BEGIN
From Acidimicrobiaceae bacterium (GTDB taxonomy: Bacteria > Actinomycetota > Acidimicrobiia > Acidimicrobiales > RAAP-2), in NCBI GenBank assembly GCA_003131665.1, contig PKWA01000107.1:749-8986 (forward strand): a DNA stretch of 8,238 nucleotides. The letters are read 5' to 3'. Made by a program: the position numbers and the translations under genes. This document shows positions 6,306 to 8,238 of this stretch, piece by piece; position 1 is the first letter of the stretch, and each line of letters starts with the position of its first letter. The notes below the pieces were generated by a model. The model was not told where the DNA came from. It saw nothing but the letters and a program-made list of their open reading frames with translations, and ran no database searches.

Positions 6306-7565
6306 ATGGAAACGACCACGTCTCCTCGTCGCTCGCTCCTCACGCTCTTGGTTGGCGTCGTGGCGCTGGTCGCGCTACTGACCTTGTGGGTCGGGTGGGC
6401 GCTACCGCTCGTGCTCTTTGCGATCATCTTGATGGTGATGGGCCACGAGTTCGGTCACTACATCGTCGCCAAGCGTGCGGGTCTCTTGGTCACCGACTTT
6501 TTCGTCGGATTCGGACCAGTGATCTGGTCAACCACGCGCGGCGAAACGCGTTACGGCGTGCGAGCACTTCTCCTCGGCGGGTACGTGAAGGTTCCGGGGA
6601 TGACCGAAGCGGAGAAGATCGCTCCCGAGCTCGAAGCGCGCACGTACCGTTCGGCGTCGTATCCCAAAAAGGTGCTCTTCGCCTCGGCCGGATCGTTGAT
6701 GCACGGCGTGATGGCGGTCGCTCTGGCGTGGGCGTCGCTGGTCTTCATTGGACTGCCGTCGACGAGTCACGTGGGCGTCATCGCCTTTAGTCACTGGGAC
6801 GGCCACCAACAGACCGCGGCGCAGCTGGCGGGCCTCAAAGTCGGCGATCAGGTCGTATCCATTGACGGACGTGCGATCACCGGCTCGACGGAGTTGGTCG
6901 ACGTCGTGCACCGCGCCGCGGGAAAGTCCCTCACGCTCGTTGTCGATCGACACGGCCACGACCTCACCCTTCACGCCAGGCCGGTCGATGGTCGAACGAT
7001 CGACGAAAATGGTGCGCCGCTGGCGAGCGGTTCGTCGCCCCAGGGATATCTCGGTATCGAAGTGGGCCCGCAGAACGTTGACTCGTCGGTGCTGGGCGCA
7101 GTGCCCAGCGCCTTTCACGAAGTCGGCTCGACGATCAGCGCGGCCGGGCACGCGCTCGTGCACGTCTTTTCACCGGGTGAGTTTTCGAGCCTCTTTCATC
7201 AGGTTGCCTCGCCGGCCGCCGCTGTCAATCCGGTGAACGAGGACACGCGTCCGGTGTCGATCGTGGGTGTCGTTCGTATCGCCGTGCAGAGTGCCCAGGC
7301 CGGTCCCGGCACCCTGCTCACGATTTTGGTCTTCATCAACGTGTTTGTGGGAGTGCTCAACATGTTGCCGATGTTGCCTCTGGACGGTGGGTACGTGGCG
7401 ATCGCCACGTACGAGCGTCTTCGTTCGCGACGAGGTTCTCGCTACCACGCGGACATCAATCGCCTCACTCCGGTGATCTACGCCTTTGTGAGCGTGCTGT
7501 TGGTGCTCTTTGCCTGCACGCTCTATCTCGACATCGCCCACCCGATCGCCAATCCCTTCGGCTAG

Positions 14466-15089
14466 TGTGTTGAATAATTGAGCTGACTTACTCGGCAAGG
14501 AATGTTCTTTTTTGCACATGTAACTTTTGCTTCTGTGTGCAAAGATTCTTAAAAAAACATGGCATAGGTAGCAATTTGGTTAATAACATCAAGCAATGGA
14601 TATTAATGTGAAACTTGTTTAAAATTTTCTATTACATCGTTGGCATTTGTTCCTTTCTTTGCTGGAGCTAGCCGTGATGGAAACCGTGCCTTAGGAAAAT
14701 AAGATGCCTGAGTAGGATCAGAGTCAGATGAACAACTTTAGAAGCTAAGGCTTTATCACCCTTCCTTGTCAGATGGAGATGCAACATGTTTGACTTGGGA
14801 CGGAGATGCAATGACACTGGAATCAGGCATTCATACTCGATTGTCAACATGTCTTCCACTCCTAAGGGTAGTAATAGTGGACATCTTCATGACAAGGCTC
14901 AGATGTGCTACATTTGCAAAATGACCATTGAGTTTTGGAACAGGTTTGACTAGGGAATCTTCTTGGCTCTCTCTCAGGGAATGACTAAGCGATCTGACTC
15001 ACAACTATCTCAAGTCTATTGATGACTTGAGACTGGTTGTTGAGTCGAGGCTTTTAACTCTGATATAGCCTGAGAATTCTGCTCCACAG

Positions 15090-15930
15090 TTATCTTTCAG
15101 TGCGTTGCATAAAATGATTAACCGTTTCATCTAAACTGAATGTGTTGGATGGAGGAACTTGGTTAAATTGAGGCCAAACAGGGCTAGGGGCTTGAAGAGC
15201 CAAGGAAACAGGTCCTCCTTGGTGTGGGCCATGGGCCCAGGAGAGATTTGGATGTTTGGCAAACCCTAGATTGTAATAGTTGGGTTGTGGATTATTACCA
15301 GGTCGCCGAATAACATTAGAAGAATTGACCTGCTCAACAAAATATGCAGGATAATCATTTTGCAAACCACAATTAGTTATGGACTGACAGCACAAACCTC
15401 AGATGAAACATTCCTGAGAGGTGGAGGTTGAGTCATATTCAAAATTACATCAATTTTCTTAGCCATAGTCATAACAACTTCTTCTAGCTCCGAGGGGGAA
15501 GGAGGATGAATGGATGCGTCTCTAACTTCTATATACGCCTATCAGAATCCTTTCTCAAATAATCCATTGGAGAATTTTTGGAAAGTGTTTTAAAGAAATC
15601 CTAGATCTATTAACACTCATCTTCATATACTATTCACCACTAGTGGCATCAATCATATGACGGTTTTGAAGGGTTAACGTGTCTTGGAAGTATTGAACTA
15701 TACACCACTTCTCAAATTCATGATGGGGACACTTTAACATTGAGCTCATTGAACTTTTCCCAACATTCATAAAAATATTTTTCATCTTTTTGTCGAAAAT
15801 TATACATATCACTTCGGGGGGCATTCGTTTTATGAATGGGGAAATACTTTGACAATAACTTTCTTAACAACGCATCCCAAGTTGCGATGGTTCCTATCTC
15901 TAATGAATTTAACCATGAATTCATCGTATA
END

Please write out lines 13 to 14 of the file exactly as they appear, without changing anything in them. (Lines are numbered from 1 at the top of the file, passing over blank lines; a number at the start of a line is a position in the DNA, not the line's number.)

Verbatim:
7301 CGGTCCCGGCACCCTGCTCACGATTTTGGTCTTCATCAACGTGTTTGTGGGAGTGCTCAACATGTTGCCGATGTTGCCTCTGGACGGTGGGTACGTGGCG
7401 ATCGCCACGTACGAGCGTCTTCGTTCGCGACGAGGTTCTCGCTACCACGCGGACATCAATCGCCTCACTCCGGTGATCTACGCCTTTGTGAGCGTGCTGT